25 years ago, MAG began operations in Laos, the most heavily bombed country in the world. More than 250 million cluster bombs were dropped throughout the country between 1964 and 1973. While conflict may have ended over 40 years ago, these bombs continue to kill and injure civilians, and hinder development in a country desperate to rebuild.
This month marks the ninth anniversary of the international ban on cluster bombs, yet there is much work to be done to make the country safe. It is estimated that nearly one-third of the 250 million bombs dropped on Laos failed to detonate on impact. These devices represent a persistent threat - and a daily reality - for thousands of communities. To date, more than 20,000 people have been killed or injured by these unexploded bombs.
MAG is currently taking part in a nationwide survey to provide an estimate of the amount of contamination that remains throughout the country. Laos is roughly half the size of the state of California, and yet the data suggests that over 700 square miles of land will need to cleared - an area larger than the entire San Diego region. By identifying exactly where the unexploded bombs are, MAG can make clearance efforts more streamlined and effective.
Over the past 25 years, MAG has found and destroyed 250,000 unexploded bombs and remnants of conflict across 17,000 acres of land and surveyed an additional 75,000 acres. This work has been made possible largely due to the leadership funding of the governments of United States and the United Kingdom. These funds have allowed MAG to employ more than 600 people in Laos and clear more land than ever before. Last year alone, MAG teams helped free nearly 30,000 people from the fear of unexploded bombs.
MAG staff also provide risk education classes to help raise awareness of the risks associated with unexploded bombs and to promote safe behavior - decreasing the likelihood of accidents among affected communities. MAG’s program is designed to be gender and age-appropriate, context-specific and to address the varying risk-taking behaviors that lead to accidents. Songs and games are used with children, and lessons are modified for any literacy level. Think of how you first learned to "stop, drop, and roll" in case of a fire - MAG teams take best practices in avoiding unexploded bombs and make them understandable for everyone in the community.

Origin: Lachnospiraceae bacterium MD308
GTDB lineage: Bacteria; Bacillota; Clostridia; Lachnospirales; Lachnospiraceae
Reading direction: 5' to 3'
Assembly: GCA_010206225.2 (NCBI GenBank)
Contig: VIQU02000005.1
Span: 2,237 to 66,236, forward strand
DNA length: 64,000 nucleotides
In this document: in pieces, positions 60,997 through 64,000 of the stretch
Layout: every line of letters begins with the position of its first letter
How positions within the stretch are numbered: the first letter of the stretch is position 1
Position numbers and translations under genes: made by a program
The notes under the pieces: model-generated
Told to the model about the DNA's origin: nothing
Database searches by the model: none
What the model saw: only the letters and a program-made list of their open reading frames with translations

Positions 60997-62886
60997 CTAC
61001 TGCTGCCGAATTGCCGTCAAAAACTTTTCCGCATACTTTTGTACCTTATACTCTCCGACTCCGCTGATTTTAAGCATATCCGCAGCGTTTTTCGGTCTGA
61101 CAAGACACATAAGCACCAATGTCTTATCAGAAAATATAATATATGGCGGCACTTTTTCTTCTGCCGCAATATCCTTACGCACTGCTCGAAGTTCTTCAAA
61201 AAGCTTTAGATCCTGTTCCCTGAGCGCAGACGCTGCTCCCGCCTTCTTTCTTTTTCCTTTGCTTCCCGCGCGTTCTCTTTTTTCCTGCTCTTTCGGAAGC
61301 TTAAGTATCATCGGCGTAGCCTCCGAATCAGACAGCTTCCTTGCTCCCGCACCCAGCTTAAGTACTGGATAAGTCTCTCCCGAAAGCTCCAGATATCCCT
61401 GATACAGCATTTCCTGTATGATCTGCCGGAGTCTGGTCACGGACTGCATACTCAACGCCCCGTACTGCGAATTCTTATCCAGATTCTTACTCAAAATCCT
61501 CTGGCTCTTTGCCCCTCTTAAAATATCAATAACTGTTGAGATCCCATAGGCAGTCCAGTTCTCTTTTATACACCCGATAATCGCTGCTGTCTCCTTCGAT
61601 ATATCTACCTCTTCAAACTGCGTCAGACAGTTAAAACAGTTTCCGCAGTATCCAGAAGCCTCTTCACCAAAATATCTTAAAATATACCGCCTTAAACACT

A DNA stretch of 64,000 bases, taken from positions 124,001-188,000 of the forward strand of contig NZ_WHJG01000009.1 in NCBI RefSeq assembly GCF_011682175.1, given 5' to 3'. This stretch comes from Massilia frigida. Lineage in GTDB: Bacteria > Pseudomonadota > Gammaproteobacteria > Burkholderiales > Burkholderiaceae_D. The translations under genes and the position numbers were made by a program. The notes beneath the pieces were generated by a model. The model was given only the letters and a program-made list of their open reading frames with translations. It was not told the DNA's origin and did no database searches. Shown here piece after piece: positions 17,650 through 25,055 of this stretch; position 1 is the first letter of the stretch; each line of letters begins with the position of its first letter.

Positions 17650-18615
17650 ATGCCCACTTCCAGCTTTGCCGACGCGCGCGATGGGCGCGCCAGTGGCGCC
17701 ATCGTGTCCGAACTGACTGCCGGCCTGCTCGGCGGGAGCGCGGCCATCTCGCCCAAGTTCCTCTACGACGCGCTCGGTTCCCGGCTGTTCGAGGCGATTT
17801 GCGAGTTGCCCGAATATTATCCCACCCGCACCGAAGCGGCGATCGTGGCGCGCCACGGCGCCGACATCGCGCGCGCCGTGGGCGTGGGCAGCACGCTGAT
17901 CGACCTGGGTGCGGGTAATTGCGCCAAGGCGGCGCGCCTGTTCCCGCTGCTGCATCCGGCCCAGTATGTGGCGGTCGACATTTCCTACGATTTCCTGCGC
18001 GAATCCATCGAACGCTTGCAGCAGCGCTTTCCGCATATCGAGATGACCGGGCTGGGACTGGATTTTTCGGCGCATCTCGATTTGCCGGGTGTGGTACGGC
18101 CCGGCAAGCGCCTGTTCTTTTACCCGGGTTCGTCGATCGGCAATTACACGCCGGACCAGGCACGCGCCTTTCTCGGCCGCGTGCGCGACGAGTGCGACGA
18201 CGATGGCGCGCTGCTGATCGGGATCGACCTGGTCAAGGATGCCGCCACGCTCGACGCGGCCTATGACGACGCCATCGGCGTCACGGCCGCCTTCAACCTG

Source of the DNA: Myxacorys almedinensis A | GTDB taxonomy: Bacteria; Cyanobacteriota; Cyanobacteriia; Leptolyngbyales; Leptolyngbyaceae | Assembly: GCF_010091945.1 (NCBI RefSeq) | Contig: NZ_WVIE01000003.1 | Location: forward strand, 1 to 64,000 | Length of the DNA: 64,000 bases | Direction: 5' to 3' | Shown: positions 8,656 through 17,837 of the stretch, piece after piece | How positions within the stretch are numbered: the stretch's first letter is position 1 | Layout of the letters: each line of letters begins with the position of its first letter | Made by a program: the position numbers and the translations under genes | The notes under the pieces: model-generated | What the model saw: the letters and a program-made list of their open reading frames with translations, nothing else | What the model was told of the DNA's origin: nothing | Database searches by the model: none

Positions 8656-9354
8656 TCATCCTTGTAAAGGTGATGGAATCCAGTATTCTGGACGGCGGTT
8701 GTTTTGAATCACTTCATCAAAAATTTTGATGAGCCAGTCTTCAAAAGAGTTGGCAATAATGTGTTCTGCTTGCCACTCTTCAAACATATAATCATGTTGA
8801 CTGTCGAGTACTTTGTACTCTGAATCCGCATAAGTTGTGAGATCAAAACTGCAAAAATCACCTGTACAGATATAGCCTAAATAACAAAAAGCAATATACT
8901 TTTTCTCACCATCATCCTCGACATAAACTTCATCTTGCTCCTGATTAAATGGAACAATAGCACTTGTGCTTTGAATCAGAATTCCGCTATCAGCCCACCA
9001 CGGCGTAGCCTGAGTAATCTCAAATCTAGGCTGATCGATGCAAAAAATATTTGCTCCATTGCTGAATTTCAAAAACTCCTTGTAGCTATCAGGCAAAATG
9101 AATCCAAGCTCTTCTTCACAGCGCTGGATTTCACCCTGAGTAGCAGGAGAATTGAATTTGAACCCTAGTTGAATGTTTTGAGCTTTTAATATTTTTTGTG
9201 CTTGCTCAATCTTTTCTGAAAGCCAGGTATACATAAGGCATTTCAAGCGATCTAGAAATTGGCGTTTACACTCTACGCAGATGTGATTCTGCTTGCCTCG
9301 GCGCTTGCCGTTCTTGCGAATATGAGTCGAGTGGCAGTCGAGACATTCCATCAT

MAG also runs a reporting hotline, so people can report bombs discovered in their communities and receive an immediate response. Every item reported is destroyed within 24 hours and priority is given to those that present an immediate threat to life, such as in school playgrounds or gardens.
Laos has a goal to eliminate all deaths from unexploded bombs by 2030. The Laotian government is currently working on a new strategic plan to achieve this goal - but it is clear that a continued investment is needed if we are ever to free communities from the deadly legacy of a conflict that ended nearly half a century ago. Please join us in our pledge to save lives and build safer futures in Laos: donate to MAG today.